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Coptic Martyr

The Coptic Martyr of Cairo

The latest international thriller from best-selling author Martin Roth

Four Americans in Egypt on an archaeological dig. In the blistering summer heat they are fighting amongst themselves. Then they unearth a body. It is an old priest who has been murdered.

The gruesome discovery sets in train a sequence of events that leads to a deadly Islamist attack on the ancient church where the Americans are working.

The leader of the expedition, Professor Rafa Harel, must decide whether to withdraw his fractious team or continue on a mission to unveil a controversial series of wall paintings, knowing that these images have the power to spark even greater violence.

Meanwhile, watching over all of them is a dreamy young Egyptian Christian named Amir. His only quest in life is to become a martyr...

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All Life is Precious

I’ve been fisked.

Andi Young, over at Overboard, has taken me to task for comments I made about Buddhism in my book Living Water to Light the Journey. (See here for a definition of fisking.)

I lived in Japan for 17 years, and in my initial years became quite deeply involved in Zen Buddhism. It was only some time later, after coming to live in Australia, that I became a Christian.

In my book I described certain experiences in Buddhism that had left me disillusioned, and I wrote:

I had been taught that Buddhism regarded human existence in general as meaningless. But I still regarded individual human beings as precious, and was startled at what seemed to me a lack of love in the religion.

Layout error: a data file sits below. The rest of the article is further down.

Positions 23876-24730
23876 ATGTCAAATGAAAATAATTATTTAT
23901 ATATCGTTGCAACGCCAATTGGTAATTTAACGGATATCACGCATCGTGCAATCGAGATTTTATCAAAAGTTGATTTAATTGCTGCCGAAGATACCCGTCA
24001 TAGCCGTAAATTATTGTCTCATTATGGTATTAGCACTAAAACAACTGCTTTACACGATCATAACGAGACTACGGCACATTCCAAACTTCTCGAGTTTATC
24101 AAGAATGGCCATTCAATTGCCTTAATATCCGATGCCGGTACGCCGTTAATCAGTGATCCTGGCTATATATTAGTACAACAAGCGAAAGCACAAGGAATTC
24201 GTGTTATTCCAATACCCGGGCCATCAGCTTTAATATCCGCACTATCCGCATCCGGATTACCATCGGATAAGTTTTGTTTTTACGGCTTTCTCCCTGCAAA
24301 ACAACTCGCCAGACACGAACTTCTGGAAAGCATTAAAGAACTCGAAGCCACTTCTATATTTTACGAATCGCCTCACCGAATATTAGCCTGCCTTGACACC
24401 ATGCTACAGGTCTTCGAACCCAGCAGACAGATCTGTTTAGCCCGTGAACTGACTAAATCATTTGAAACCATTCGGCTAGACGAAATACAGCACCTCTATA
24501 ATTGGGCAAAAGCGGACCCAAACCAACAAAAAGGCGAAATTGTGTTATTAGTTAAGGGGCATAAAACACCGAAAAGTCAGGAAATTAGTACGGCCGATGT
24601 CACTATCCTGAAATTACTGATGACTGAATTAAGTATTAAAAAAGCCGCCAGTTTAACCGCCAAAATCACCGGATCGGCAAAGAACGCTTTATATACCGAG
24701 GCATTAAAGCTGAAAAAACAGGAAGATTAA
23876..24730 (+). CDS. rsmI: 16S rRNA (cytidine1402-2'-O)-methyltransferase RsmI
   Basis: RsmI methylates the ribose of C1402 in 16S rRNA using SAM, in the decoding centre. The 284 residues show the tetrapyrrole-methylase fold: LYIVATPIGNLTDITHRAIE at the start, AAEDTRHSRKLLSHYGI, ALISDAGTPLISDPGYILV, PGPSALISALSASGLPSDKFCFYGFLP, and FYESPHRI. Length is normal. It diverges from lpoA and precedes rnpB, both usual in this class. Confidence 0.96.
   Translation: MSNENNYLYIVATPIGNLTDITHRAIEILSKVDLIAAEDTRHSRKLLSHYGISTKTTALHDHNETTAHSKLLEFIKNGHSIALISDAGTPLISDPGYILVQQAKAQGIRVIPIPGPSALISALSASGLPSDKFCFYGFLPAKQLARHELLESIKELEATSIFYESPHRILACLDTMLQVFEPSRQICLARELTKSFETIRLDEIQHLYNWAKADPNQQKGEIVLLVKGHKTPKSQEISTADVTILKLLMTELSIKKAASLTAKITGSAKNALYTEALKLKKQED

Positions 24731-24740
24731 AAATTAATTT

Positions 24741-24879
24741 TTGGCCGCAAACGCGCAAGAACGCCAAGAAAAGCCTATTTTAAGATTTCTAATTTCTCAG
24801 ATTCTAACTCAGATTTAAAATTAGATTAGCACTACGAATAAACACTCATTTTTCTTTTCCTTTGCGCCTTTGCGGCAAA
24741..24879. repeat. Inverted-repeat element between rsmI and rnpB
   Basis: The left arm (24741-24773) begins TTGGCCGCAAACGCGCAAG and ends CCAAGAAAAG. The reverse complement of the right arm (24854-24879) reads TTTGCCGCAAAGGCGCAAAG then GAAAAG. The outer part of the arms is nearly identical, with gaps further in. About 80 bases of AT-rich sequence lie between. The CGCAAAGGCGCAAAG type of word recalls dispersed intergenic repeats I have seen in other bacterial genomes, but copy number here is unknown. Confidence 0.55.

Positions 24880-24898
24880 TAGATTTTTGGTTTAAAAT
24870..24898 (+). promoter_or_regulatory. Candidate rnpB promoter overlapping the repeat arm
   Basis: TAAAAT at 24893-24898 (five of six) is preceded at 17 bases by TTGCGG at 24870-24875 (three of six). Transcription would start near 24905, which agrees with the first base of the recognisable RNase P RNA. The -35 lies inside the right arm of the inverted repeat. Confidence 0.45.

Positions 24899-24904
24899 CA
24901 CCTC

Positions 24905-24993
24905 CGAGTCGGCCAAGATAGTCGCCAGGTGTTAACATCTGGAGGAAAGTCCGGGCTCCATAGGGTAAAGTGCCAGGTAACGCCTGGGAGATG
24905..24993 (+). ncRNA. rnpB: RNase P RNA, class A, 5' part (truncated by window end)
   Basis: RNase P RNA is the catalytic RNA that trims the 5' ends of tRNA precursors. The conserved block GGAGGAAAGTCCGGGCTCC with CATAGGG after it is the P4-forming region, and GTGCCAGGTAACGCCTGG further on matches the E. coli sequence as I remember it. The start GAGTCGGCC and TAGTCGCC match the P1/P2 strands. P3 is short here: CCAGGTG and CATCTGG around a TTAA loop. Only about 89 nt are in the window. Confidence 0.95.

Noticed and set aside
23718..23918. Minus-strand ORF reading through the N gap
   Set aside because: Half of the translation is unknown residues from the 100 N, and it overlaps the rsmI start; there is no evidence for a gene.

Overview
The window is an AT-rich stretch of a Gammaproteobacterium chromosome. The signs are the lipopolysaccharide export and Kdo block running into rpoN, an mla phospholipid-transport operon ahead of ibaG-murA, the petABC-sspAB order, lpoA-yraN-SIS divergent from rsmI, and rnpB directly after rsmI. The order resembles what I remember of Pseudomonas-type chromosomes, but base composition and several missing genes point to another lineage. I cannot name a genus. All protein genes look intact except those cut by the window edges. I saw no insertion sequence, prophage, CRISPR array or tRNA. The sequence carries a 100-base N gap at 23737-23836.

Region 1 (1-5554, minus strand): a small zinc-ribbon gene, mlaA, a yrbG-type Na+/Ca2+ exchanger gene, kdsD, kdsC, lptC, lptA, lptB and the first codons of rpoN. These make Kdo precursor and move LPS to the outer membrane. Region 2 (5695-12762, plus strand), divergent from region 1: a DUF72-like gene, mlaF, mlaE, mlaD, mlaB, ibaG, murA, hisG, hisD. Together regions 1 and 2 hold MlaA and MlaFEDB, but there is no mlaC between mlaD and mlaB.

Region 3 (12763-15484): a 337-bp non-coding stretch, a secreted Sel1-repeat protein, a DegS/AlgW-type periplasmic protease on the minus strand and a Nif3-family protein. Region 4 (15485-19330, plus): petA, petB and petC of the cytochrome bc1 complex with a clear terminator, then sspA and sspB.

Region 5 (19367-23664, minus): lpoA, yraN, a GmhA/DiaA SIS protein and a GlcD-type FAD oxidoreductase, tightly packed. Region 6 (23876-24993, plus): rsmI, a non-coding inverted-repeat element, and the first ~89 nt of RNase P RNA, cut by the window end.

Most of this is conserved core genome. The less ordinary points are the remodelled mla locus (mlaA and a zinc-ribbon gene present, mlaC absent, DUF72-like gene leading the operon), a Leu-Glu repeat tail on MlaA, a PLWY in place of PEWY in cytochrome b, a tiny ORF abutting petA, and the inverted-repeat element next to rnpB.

Andi writes:

Roth has done something very dangerous: he has missed the point and then preached on it. I don't know who taught him that "Buddhism regarded human existence in general as meaningless," but this is not only inaccurate but wrong. If only it were merely inaccurate. The Buddha taught that all life is precious, and that human life is especially so. Countless lifetimes of karma must ripen for us to attain this human existence; our existence is so meaningful that we must practice immediately and with all the intensity of our beings to attain the Great Bodhisattva Way and liberate countless beings vast as space. Nothing meaningless there.

What can I say? Clearly I was wrong in what I wrote, and I shouldn’t have expressed it like that. I think I was trying to make a point about Buddhist teachings on life and suffering. But that certainly wasn’t the way it came out.

It’s no excuse, but I will say that I had little interest in doctrine during my fairly brief (but intense) experience with Zen Buddhism. It was the spiritual buzz that attracted me, which probably explains why I soon drifted away.

And this was the 1970s, and I was practicing Zen in Japan with a lot of other Westerners who were – like me, at that time – deeply cynical about life. I think many of us probably believed that it was Zen Buddhist doctrine that life was meaningless, even if our teachers never actually said so.

I should also note that I’ve received various comments from Western Buddhists, over several years, about what I wrote, but none has ever raised these points before.

It’s too late to change what’s in the book. Fortunately (!?), it sold very poorly. And I can add this commentary to the end of the online version.

Anyway, that’s it.

My first fisking.

Not pleasant.

But I see that Andi is a graduate of Yale.

So maybe I’ll take some wry pleasure from my pipe dream that perhaps I’ve just been fisked by the Andi Young at Yale who was a “self-labeled sex activist” and who appeared in “the first pornographic movie in the school’s 300-year history”.

November 10th, 2003


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